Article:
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Immersive Health Education From a Distance

Telepresence and simulation technologies offer remote learners the real thing in training for patient care.

Immersive Health Education From a Distance
Modesto Junior College and Columbia College provide health professional education using telepresence and simulation technologies. (Photo courtesy of Modesto Junior College and Yosemite Community College District)

The Yosemite Community College District covers an area of 4,500 square miles, serving six California counties. Given the huge distances involved, it's no surprise that its two colleges are blazing the trail for better access to education through telepresence and simulation technologies. Modesto Junior College, in the heart of the state's Central Valley, recently updated its telepresence offerings beginning with its flagship nursing program, which connects MJC to Columbia College classrooms in the Sierra foothills.

Mel Ainsworth, who works on the project in MJC's IT department, explains how immersive telepresence technologies are bringing high-end instruction to health-profession learners in the remote communities of Tuolumne County.

This story appeared in the March 2013 digital edition of Campus Technology.

CAMPUS TECHNOLOGY: Didn't your institution already have teleconferencing programs?

MEL AINSWORTH: Yes, but there were some serious limitations, and it was time to update. Part of a large building bond was spent constructing a new allied health nursing building in Modesto, which presented an opportunity to upgrade the entire technology infrastructure. As a result, there's been a major improvement in telepresence services to our classrooms.

CT: Can you describe some of the new technology you've deployed?

AINSWORTH: Last semester was our shakedown term after getting the systems up and running. The central technology is Cisco Show and Share, but there are several additional components, including highly flexible in-room camera environments, along with recording and media-management tools. High-definition video, in particular, has enabled us to make significant upgrades in the quality of instruction we can offer at a distance.

Our Human Patient Simulation Labs have life-sized, responsive, and interactive manikins with embedded sensors, WiFi access points, and simulated telemetry. We have built four full-size mock-up hospital rooms with multiple cameras, microphones, speakers, and LCD displays in addition to standard hospital equipment. Nursing students work on a variety of simulated scenarios that they would face in hospitals, and instructors can review and critique recordings of a student's performance in this "real world" environment.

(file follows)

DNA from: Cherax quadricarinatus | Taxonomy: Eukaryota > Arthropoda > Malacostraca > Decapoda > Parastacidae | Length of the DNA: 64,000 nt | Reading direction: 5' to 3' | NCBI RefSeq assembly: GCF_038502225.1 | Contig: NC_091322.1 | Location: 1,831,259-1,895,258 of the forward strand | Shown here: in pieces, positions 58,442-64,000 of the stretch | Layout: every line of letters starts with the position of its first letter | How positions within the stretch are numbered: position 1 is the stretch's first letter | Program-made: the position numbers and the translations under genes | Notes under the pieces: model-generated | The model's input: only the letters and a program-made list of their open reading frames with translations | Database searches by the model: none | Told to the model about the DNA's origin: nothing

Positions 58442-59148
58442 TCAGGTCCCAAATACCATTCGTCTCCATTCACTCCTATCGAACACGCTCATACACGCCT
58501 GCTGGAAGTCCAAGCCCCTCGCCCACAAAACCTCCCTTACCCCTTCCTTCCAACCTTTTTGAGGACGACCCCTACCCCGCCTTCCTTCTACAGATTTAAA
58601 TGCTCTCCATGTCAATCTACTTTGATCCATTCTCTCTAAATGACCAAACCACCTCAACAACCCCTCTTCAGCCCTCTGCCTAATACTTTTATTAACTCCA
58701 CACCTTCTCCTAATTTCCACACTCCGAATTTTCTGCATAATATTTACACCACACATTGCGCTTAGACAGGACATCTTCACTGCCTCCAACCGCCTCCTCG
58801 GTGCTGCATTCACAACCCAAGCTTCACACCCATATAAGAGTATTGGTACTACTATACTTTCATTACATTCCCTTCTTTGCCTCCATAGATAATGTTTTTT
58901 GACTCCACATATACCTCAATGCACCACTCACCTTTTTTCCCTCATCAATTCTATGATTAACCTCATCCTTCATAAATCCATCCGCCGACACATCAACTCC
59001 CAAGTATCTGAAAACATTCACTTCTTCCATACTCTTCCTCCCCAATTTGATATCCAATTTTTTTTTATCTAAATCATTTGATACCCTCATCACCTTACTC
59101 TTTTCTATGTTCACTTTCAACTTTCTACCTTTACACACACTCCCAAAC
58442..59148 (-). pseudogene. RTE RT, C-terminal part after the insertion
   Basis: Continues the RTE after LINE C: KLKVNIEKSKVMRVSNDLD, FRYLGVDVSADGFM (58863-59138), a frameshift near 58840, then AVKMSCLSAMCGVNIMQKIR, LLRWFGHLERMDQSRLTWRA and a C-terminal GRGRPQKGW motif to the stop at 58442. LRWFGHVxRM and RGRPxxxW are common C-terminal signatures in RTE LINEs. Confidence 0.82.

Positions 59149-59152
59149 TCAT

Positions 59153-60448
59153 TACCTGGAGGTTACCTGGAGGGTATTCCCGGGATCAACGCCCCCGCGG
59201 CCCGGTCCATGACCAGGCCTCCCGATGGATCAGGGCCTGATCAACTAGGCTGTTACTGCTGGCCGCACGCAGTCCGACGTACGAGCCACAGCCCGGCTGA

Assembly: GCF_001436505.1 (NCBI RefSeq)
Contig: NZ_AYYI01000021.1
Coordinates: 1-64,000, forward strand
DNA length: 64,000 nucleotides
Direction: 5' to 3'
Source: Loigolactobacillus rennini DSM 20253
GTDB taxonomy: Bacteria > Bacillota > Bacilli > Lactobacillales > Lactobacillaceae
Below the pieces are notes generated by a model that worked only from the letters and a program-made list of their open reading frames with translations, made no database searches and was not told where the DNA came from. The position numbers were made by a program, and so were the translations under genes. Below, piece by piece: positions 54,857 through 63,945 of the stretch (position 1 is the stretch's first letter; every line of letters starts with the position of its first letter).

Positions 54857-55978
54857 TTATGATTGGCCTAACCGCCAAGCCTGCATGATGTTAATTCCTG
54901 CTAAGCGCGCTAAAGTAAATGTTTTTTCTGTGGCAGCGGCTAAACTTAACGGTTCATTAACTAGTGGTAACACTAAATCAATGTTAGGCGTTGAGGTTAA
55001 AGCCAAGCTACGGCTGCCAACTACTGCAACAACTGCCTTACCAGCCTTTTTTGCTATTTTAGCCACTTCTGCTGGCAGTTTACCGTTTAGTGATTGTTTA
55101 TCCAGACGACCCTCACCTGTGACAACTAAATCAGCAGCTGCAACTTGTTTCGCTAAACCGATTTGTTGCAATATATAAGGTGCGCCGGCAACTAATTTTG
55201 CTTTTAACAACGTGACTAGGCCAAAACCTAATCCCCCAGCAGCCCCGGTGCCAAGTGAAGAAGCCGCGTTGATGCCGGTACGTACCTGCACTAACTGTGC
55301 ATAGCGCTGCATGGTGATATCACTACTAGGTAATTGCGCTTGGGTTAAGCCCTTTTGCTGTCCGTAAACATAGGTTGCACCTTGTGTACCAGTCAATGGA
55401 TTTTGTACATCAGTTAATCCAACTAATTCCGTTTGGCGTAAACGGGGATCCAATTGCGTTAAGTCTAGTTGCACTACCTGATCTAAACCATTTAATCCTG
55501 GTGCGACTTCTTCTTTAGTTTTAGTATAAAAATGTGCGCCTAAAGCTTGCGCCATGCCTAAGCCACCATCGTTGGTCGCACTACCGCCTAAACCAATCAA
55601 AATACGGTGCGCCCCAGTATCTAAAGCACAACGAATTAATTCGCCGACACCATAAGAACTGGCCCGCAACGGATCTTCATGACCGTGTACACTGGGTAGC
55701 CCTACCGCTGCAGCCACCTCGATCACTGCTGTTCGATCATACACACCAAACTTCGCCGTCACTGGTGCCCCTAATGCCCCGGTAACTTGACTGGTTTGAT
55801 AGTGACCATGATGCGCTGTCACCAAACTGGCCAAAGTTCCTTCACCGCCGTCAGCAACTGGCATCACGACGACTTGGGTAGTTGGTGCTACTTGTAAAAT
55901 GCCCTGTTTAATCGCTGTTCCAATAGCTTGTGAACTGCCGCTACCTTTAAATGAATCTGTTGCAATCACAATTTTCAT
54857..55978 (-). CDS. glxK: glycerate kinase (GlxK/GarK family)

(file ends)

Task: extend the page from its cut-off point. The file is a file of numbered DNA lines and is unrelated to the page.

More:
CT: How does all this affect YCCD's plans for future programs?

AINSWORTH: Our new telepresence system has become integral to our remote programs, and high-end telepresence is now embedded in our allied health nursing program. We're excited about extending our services in areas like mobile devices, live streaming, selected closed captioning, lecture capture and distribution, and recording and publishing instructional tools.

We also find very active interest on the part of other departments, divisions, and colleges. Just this semester, we added a receiver site at MJC for Psych Tech training: A cohort of students in Modesto is "added" into a class at West Hills College Coalinga, and the instructor in Coalinga interacts with the Modesto cohort along with her local class via telepresence. Further, we are exploring the potential for refreshment programs for working health professionals.

We expect to see many more telepresence applications throughout YCCD in the future. We are living in a telepresence age. The environment we've invested in shows real promise for the needs we see coming down the road.

Editor's note: Mel Ainsworth will present a breakout session, "Reaching New Students Through Telepresence Technology," at CT Forum 2013 in San Diego, April 29-May 1.

About the Author

Mary Grush is Editor and Conference Program Director, Campus Technology.

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